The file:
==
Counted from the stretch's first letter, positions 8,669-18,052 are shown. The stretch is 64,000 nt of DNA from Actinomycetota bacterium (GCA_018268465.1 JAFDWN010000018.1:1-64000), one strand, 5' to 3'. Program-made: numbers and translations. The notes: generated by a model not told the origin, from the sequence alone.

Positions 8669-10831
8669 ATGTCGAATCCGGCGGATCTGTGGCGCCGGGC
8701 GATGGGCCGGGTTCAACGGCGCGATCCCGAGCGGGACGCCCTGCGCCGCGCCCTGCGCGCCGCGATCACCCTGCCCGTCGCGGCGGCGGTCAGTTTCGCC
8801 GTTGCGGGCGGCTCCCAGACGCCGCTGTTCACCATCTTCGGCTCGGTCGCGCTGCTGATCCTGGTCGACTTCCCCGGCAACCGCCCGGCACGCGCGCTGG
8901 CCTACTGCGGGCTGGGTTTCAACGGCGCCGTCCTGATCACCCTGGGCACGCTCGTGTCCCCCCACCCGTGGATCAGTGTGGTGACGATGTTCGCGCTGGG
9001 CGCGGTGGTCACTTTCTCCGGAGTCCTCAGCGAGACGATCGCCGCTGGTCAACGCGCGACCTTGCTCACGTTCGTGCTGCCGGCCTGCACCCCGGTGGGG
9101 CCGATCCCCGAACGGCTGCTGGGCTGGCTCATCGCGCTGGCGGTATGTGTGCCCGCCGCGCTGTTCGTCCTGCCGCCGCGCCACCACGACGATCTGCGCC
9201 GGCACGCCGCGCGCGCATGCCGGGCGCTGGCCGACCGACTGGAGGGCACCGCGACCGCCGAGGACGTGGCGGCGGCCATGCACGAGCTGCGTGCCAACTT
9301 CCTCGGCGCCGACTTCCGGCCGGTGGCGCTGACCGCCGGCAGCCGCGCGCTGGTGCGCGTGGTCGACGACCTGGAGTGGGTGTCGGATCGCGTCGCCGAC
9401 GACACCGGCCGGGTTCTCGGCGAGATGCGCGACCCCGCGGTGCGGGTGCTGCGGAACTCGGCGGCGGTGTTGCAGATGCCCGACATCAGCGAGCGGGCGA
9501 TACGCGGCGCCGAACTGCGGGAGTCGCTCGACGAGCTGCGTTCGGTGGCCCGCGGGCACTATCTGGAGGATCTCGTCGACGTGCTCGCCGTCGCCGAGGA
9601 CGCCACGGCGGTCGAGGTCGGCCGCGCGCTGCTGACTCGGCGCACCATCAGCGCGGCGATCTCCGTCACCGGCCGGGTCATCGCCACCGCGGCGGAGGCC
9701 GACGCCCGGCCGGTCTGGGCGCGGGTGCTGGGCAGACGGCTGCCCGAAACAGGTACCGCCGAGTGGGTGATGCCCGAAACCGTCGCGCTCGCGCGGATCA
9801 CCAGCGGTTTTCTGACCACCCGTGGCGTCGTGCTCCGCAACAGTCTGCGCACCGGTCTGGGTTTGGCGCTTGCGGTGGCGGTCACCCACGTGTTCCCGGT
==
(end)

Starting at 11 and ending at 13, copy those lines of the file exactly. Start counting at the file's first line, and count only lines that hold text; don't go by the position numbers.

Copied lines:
9401 GACACCGGCCGGGTTCTCGGCGAGATGCGCGACCCCGCGGTGCGGGTGCTGCGGAACTCGGCGGCGGTGTTGCAGATGCCCGACATCAGCGAGCGGGCGA
9501 TACGCGGCGCCGAACTGCGGGAGTCGCTCGACGAGCTGCGTTCGGTGGCCCGCGGGCACTATCTGGAGGATCTCGTCGACGTGCTCGCCGTCGCCGAGGA
9601 CGCCACGGCGGTCGAGGTCGGCCGCGCGCTGCTGACTCGGCGCACCATCAGCGCGGCGATCTCCGTCACCGGCCGGGTCATCGCCACCGCGGCGGAGGCC